In ancient mythology, as stop-motion animation may have memorably taught you, Jason and the Argonauts journeyed on the good ship Argo to Colchis, on the eastern coast of the Black Sea, all to find the Golden Fleece. There, Jason fell in love with his exotic Medea, and back they came across the waters, killing a bronze man on Crete, dealing with fire-breathing oxen and sundry other matters before landing uneasily in Corinth, where Jason made his play for power. But things did not go so well for them in the end.
Such journeys of strife and adventure are a crucial part of these ancient tales, not to mention of the great dramas of Shakespeare, where adventurers might trek through Italy with shrewish wives in tow, get half-drowned in horrific storms, or find themselves washed up on exotic tropical islands populated by weird spirits.
In 48 hours of Chicago theatergoing, I was struck twice by the connection between such voyages and the typically fraught journeys to America of illegal immigrants.
The first such moment was Saturday night at "Home/Land," the passionate piece about immigration and its human consequences, staged by the Albany Park Theatre Project at the Goodman Theatre. One of its most arresting scenes is a horrific journey on a cramped boat, taken by scared families huddled together, and performed here in part by the real-life children of those families who then settled in Albany Park. For those who support a path to citizenship for people in the United States without papers, vividly explaining to ordinary Americans what many immigrants went though to get here is job one.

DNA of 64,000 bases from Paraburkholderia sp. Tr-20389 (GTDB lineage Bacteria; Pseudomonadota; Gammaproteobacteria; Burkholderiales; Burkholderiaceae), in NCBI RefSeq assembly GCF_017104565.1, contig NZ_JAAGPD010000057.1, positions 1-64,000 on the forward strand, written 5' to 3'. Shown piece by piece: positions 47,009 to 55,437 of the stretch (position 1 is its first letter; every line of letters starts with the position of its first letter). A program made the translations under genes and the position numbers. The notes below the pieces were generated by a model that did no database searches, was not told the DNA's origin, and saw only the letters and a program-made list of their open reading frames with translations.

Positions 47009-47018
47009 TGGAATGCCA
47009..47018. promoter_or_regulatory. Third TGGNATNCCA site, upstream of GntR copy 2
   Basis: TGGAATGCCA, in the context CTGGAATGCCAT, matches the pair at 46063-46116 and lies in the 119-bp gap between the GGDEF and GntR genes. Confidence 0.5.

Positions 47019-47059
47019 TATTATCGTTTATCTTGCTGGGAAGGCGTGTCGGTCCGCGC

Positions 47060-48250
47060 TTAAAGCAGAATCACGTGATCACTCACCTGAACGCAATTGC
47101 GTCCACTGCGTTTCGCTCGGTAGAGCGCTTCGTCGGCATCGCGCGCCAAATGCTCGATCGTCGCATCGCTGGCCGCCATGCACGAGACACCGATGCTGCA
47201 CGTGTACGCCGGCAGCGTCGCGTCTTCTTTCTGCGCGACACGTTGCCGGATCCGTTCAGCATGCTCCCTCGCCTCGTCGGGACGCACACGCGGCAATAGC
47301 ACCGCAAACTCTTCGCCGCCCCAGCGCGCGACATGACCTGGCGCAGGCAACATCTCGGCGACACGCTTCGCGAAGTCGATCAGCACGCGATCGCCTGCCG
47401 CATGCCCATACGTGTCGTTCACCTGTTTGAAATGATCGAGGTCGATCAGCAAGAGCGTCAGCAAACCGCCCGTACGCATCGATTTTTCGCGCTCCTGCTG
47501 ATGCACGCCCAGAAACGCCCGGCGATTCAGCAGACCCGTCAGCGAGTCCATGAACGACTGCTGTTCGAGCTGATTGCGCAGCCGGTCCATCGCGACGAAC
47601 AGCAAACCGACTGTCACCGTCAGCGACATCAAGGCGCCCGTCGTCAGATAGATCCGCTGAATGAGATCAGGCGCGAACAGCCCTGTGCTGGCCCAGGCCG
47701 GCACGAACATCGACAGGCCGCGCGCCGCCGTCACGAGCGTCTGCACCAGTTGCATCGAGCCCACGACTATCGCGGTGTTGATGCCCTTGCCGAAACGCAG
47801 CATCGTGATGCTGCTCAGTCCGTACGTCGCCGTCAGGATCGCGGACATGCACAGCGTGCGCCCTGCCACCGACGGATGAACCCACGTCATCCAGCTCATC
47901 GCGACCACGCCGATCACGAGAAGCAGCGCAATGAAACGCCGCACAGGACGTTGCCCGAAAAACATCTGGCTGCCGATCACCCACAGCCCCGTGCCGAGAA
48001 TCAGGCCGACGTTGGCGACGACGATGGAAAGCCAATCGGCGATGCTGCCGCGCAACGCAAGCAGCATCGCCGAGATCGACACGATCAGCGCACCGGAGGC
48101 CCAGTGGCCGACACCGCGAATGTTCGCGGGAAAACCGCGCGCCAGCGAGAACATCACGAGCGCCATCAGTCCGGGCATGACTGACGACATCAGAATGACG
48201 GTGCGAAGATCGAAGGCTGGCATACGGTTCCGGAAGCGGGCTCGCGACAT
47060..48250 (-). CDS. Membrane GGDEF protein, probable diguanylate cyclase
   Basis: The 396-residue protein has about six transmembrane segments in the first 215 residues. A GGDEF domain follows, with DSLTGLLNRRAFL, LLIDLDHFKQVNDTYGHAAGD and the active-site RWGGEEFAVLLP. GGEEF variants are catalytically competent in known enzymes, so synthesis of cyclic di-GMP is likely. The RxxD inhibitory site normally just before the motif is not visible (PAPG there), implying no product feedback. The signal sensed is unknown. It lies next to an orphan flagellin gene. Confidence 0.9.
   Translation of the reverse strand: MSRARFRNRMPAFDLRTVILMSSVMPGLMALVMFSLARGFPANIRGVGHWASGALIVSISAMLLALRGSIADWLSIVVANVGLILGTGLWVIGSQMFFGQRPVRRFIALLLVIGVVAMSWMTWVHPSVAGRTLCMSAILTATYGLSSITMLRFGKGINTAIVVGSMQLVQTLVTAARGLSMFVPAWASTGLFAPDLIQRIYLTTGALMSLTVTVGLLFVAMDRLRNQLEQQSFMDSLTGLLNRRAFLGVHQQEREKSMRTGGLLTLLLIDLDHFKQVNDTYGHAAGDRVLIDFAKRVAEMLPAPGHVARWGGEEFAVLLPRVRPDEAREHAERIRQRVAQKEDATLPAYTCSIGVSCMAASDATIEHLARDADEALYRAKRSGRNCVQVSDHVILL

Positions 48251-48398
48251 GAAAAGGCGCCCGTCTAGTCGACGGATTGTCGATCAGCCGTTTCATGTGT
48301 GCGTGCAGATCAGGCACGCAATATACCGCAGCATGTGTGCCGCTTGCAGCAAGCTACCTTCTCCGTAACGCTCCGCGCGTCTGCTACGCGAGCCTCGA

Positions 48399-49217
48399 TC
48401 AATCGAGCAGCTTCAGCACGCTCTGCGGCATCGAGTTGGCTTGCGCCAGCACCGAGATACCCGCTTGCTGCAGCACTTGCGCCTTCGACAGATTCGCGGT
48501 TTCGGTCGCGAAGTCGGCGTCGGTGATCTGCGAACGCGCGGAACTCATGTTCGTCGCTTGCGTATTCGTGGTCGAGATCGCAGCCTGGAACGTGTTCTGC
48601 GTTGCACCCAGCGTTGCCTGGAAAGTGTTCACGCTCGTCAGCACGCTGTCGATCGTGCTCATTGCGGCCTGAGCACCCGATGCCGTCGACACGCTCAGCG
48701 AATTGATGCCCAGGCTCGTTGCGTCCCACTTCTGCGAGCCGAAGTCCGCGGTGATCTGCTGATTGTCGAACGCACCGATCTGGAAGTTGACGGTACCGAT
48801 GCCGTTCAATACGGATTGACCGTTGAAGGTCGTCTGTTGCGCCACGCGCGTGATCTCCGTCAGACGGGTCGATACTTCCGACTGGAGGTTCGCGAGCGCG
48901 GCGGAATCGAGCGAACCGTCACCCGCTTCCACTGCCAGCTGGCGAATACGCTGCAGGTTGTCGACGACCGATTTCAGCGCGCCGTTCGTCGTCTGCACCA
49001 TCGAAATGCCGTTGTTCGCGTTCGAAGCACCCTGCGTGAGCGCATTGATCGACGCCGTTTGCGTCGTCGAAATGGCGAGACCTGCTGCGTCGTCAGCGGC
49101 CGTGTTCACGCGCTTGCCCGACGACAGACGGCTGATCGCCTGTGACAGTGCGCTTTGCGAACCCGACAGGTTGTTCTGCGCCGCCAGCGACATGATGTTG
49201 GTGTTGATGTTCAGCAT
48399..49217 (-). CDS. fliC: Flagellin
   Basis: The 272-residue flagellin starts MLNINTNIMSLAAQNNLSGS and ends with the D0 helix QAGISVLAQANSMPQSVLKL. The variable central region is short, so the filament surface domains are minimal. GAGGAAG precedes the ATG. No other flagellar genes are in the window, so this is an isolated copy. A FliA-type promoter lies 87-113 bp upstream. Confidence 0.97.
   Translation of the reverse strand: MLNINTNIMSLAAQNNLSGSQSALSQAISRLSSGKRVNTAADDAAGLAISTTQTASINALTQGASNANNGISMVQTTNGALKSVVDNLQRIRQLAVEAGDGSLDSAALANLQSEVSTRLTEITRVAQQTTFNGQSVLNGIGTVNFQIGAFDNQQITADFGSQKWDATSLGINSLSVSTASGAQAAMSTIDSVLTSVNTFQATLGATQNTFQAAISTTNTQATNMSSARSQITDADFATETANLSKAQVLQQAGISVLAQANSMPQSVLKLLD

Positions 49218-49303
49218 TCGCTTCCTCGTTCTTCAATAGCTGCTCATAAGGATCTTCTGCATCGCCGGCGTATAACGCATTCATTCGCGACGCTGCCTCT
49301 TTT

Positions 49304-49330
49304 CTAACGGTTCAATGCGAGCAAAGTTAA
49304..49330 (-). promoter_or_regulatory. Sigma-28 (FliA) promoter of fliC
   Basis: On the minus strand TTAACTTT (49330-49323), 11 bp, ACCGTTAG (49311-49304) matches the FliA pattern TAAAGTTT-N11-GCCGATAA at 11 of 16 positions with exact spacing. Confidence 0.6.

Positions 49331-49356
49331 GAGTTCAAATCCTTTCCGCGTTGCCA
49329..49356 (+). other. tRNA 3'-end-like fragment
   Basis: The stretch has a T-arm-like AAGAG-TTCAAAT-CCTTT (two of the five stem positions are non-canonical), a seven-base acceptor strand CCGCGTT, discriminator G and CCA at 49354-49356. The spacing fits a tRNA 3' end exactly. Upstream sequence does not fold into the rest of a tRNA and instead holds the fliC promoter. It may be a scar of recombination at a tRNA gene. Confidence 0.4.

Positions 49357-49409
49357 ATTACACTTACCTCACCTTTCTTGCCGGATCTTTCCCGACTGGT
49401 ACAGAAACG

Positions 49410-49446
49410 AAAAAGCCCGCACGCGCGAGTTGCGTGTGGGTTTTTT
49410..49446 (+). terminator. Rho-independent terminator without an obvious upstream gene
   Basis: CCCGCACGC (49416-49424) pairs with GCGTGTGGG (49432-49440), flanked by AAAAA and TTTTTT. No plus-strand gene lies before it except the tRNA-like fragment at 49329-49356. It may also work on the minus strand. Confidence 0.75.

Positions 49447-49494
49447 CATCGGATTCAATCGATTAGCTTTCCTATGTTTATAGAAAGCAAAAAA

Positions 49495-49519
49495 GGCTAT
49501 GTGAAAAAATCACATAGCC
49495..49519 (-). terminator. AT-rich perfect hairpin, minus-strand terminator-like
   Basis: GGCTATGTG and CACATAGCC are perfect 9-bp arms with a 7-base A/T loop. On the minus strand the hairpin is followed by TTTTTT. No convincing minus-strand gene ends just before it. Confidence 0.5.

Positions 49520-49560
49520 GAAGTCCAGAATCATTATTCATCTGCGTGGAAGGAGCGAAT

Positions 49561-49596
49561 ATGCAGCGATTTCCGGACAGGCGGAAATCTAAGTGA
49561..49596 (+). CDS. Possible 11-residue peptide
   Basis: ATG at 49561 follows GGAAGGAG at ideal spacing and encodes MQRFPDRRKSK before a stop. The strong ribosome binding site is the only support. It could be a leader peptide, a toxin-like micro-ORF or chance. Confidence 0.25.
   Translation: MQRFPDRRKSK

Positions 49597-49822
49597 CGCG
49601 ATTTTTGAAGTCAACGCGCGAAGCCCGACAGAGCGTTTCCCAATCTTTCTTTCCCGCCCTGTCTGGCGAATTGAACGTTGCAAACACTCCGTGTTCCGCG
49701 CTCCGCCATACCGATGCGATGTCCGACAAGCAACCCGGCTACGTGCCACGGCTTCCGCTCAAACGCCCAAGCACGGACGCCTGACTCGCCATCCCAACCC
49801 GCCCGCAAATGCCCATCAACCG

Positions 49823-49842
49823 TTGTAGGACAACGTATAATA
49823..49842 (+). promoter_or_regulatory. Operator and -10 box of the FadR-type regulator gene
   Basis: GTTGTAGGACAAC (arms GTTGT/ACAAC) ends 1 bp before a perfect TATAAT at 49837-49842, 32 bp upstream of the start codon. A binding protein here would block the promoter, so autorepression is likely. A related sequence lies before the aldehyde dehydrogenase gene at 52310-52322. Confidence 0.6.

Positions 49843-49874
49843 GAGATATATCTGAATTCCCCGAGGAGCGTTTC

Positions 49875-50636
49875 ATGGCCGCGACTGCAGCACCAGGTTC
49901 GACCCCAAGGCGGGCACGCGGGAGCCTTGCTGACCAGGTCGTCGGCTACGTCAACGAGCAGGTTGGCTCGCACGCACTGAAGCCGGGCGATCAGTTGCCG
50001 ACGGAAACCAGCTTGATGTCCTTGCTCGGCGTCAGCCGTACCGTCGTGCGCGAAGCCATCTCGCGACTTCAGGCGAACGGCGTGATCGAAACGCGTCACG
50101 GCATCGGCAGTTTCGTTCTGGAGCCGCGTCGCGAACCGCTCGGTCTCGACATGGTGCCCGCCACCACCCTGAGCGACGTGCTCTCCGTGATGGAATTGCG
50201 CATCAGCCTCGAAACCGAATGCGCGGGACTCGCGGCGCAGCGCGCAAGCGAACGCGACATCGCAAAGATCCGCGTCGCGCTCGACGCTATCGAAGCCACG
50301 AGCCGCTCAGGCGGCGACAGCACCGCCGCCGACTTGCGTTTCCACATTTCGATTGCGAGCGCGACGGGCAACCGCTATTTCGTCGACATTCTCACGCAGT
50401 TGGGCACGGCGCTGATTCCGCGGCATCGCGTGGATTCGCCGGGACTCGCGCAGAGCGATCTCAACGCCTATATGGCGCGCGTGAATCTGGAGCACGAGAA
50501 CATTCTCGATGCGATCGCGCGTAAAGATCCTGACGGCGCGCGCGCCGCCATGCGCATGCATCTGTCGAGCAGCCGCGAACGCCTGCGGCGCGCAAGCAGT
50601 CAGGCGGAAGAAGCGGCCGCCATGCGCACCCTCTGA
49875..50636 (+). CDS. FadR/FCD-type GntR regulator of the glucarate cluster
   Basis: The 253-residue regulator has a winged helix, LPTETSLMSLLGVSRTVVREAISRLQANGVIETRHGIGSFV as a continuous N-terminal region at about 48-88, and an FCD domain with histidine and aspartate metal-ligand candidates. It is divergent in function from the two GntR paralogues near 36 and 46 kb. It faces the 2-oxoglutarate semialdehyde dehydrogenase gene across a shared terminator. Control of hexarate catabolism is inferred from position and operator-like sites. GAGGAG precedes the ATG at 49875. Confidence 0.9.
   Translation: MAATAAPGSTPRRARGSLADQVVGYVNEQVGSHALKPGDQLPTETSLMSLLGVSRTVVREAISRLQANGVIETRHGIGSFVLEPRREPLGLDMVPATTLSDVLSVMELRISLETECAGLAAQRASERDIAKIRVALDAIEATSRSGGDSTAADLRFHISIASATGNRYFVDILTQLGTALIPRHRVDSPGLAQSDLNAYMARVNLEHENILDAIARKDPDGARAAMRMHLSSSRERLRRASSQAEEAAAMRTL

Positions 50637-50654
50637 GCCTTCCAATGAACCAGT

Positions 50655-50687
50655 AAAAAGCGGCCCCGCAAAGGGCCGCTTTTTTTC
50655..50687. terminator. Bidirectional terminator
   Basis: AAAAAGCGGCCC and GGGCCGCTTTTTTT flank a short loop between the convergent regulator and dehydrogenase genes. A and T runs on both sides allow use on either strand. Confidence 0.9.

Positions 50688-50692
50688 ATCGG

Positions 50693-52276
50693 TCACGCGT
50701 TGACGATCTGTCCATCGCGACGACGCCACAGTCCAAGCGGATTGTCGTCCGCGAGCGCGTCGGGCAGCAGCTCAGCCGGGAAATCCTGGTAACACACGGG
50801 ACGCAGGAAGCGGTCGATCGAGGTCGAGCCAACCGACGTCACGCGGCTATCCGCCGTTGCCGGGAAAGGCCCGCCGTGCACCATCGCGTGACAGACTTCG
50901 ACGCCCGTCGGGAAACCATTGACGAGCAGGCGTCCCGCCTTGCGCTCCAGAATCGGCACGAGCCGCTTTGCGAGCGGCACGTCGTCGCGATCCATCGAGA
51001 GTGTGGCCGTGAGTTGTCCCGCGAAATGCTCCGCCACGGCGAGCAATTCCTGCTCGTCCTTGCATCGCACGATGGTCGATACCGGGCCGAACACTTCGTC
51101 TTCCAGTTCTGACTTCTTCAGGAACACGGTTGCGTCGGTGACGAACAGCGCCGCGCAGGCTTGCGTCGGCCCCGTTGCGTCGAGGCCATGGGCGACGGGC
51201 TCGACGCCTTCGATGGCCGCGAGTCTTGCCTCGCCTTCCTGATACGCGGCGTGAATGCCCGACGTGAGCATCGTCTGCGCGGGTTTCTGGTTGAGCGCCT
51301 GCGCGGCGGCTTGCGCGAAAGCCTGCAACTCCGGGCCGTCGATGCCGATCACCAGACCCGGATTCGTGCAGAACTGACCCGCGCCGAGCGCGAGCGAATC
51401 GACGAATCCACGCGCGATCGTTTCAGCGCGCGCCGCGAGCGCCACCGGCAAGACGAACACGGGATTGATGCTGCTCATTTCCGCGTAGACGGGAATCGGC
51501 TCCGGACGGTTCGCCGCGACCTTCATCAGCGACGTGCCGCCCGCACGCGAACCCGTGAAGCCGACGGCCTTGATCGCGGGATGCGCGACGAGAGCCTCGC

The Greeks understood that many great stories feature an epic voyage; quite a few Chicagoans have one buried in their past.
The second such moment was during Luis Alfaro's potent "Mojada" at the Victory Gardens Biograph Theater, a similarly intense retelling of Medea's story through the device of making Medea an illegal immigrant from Mexico, living and working as a seamstress in the Chicago neighborhood of Pilsen.
This Medea's Jason has no Argonauts attached and no heroes to command, but he does journey with his nervous, strangely gifted love across land, sea and desert — in this case, the Arizona desert, where hostile forces, legislative and otherwise, terrify the fleeing couple (and their child) at every turn. Alfaro is exceptionally adept at making the plot points of the ancient tragedy work in terms of immigrant experience, and this particular voyage fills much the same dramatic function as the famous Euripidean recounting of what Jason and Medea went through together (in both plays, Medea kills her brother for the sake of her lover). And thus, once the couple settle uneasily into the new land for which they fought at such cost, the man's betrayal feels all the more brutal.
In a chat a week or two before opening, Alfaro pointed out to me that, contrary to our image of grand actresses of a certain age playing Medea in the theater, Greek women usually started having their children around age 13, and were done by about 19, meaning that Euripides' Medea actually was much younger than you might think. In all probability, she still was in her early 20s, a stranger in an unforgiving and confusing land.
"The Greeks," Alfaro said, "were really telling a modern story about immigration. People think 'Medea' is about a sorceress, but it's less about that, really, and far more about what happens when you go to another country and your husband just assimilates more quickly than you do."
"Home/Land" runs through Sunday in the Owen Theatre at the Goodman, 170 N. Dearborn St.; 312-443-3800 and goodmantheatre.org
"Mojada" runs through Aug. 11 by Victory Gardens at the Biograph, 2433 N. Lincoln Ave.; 773-871-3000 and victorygardens.org